By Richard Alford, a former economist at the New York Fed. Since then, he has worked in the financial industry as a trading floor economist and strategist on both the sell side and the buy side.
On Friday, William Dudley, President of FRBNY, gave an excellent presentation on the financial crisis. The speech was a logically-structured, tightly-reasoned, and succinct retrospective of the crisis. It took one step back from the details and proved a very useful financial sector-wide perspective. The speech should be read by everyone with an interest in the crisis. It highlights the often overlooked role of leverage and maturity mismatches even as its stated purpose was examining the role of liquidity.
While most analysts attributed the crisis to either specific instruments, or elements of the de-regulation, or policy action, Dudley correctly identified the causes of the crisis as the excessive use of leverage and maturity mismatches embedded in financial activities carried out off the balance sheets of the traditional banking system. The body of the speech opens with: “..this crisis was caused by the rapid growth of the so-called shadow banking system over the past few decades and its remarkable collapse over the past two years.” The speech goes on to document the shadow banking systems propensity to engage in maturity mismatches and reliance on short-term funding. The financial crisis is then explained in terms of the sometimes precipitous decline of funding, first from the shadow banking system and then more broadly.
Given the importance placed on the shadow banking system, the complete and total absence of any explanation or reference to the genesis and development of the shadow banking system is striking. It is as if the shadow banking system was a case of parentless, financial spontaneous generation. However, the shadow banking system, replete with short-term funding and maturity mismatches, had many “parents”. Two of the more important were:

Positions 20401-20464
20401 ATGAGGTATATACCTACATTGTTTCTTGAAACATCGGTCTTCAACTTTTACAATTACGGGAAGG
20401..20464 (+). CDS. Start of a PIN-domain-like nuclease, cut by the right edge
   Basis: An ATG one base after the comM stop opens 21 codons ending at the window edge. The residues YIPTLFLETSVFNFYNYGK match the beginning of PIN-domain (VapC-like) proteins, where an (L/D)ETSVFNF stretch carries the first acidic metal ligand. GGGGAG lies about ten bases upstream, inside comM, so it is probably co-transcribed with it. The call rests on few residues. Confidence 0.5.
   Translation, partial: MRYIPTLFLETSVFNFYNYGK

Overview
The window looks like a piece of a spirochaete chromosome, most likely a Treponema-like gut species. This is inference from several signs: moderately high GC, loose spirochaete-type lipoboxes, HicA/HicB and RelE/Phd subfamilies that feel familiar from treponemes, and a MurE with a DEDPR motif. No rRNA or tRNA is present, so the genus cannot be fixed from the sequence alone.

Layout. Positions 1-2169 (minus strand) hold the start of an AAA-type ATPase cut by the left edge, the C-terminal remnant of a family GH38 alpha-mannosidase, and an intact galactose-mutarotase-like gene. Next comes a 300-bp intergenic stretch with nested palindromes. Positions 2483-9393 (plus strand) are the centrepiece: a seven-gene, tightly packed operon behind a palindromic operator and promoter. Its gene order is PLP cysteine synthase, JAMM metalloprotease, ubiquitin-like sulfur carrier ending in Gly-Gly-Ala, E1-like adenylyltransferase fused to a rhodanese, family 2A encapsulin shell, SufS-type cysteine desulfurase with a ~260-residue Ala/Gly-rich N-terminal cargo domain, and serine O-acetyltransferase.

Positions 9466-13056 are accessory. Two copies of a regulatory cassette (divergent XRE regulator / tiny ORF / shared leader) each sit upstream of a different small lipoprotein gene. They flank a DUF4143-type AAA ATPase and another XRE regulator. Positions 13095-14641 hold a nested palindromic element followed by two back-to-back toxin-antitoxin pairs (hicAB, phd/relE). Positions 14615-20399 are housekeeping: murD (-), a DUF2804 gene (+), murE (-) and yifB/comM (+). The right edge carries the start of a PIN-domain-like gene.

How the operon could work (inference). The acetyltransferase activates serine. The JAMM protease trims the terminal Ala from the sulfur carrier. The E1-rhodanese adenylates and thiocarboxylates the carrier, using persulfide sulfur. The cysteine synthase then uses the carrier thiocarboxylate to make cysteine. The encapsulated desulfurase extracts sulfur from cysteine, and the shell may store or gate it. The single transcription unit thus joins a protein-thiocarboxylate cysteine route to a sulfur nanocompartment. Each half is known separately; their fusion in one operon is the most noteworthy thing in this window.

1. Low short-term interests rates for an extended period of time which allowed for high risk-adjusted return on both leveraged positions and maturity mismatches.
2. The Basel banking regulations which made it much more efficient/profitable to run leverage maturity mismatches outside the confines of the regulated, traditional banking system.
Of course, noting this parentage would have made the proposed re-regulation-only responses to the crisis appear less than adequate. Charles Goodhart, formally of the BOE, gave a speech the day before that addressed some of the problems left unanswered by a re-regulation approach to preventing future crises. The speech presents a point of view that does not get much play in the press or among policymakers in the US.
Liquidity or the absence thereof was the focus of the Dudley’s speech. He noted how quickly the liquidity buffers at various broker/dealers were “exhausted” and how rapidly the problems spread. He proposed a number of remedies. Given the public good aspect of liquidity and the order of Dudley’s proposed remedies, it appears that the Fed’s first choice is to:
• outsource to the private sector the responsibility of supplying a public good,
• as it steps back from the traditional function of a central bank: lending freely to solvent institutions on the basis of adequate collateral.
The first two of Dudley’s proposed remedies require firms to hold more capital and maintain larger liquidity buffers. However, higher capital requirements and larger liquidity buffers will also incent firms to be on the other side of any new regulatory boundary—the son of the shadow banking system? The third is requiring greater transparency. Dudley’s fourth proposed remedy was that the regulators should expand access to a “lender of last resort” or other forms of liquidity backstops for a broader array of firms assuming solvency and adequate collateral. It should have been the first remedy.
No mention is made of any possible problems generated by insolvency of a systemically important institution. Perhaps time did not allow for a discussion of the issues this would entail. It should have at least been mentioned as the piece leaves the reader thinking that the crisis was just a liquidity event.